The SoulCycle and Equinox boycotts may run out of steam as time passes. Yet the short-term success offers a lesson about social activism and PR. It’s about making it a story, and refreshing that story when the initial news cycle is over.  To succeed, a social action must be orchestrated to create press coverage and social media noise above all. For major brands, reputation damage may be more important and more effective even than damage to the bottom line.

"Stakeholder Value" Is Good PR — And Good Business

The recent move by the Business Roundtable to redefine corporate priorities by emphasizing value beyond shareholder profits is the latest indicator that corporate reputation’s importance is on the rise. The statement supporting “stakeholder value” is also a good sign for public relations professionals who preach corporate responsibility or even strategic activism in U.S. corporate boardrooms. We specialize in messaging to those very stakeholders, especially employees, partners, and customers.

Nearly 200 major CEOs signed on to invest in employees and serve customers as well as deliver for shareholders. The pledge has been embraced by big-brand Business Roundtable members from Apple to JPMorgan Chase.

Some observers take issue with the statement as wrongheaded, seeing it as de-prioritizing every for-profit company’s fiduciary obligation. The Council for Institutional Investors immediately issued a statement in response, expressing “respectful” disagreement, while reinforcing that shareholder value should remain paramount as a corporate goal.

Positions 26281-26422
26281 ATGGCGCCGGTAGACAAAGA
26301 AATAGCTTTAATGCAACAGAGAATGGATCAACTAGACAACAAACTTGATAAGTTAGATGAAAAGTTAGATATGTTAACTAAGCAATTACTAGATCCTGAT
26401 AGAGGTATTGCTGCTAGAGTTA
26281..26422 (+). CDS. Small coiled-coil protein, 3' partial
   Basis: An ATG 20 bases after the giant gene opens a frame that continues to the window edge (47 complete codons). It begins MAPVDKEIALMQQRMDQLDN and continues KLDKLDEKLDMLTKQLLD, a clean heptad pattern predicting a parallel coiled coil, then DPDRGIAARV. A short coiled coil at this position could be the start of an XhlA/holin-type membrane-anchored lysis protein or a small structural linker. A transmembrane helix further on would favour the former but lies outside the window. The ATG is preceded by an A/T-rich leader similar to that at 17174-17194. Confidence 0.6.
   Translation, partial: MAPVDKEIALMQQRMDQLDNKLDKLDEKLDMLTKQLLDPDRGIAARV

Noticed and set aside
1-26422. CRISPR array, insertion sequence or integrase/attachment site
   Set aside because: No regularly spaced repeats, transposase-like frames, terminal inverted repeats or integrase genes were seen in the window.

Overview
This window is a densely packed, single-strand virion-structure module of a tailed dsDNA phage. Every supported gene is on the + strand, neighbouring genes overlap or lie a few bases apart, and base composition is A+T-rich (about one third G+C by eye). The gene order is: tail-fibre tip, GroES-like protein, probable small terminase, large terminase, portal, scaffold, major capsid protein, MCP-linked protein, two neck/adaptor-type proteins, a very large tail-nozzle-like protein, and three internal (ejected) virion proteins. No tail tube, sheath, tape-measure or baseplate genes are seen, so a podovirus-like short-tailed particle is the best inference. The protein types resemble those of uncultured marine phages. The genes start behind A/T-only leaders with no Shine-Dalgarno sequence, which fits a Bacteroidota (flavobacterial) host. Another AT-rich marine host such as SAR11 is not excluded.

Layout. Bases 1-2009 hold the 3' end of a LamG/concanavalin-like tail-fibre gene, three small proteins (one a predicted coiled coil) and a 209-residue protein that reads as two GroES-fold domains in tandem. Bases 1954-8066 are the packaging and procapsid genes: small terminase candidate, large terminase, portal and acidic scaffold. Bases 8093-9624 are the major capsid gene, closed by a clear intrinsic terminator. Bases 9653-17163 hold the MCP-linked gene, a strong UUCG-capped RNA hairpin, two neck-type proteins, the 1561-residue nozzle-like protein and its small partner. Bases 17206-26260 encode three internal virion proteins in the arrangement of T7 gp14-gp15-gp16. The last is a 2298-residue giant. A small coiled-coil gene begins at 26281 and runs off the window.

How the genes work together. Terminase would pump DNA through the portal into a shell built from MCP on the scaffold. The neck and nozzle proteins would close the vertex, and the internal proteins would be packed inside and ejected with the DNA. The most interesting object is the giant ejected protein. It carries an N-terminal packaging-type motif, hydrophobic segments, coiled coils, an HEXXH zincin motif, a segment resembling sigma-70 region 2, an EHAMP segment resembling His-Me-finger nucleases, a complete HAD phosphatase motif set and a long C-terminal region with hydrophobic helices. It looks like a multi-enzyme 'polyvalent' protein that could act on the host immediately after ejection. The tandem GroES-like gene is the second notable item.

Others have called the statement window-dressing — a gimmick to manage corporate reputation during a time of increasing concern about income inequality, hair-trigger boycotts and cultural polarization. And it’s true that the commitment itself has no teeth. Metrics, incentives, and benchmarks for progress are conspicuously absent from the pledge.

Yet, the Business Roundtable statement didn’t happen in isolation. It comes a year and a half after Black Rock CEO Larry Fink, the largest investor in the world, issued marching orders to top business leaders, urging them to deliver not just financial performance, but “a positive contribution to society.”  The New York Times calls CEO activism “the new normal, noting its rise over the past several years.

Could this mean a sea change in corporate governance? Shareholder value will always reign supreme, but increasingly, corporate leaders are linking it to stakeholder value. The 2018 tax cut and fat corporate profits are a factor, along with the spotlight it placed on rich CEO pay packages. And as we approach full employment, talent recruitment and employee retention have become business imperatives. Millennials in particular pay attention to corporate brand values, both as customers and as a part of the workforce.

The power of social media makes corporate reputation vulnerable to rumor and criticism (whether legitimate or not), and customers expect a level of engagement and participation from brands. And let’s face it, the chaos and controversy courted by this administration may also be a factor in the trend. The public is looking to the private sector for consistent leadership, positive social impact, and stability.

Is the Business Roundtable statement about PR? Sure. But the concerns that drove it aren’t likely to go away, and once corporations put their name to a pledge, they will be held accountable by stakeholders. The “PR move” isn’t just a shallow one; it’s an opportunity for corporate America to engage with audiences who, despite their skepticism, are looking for more from our institutions. For corporate leaders, the stakeholders will only grow more important and the stakes will only get higher.

How To Restore A Public Reputation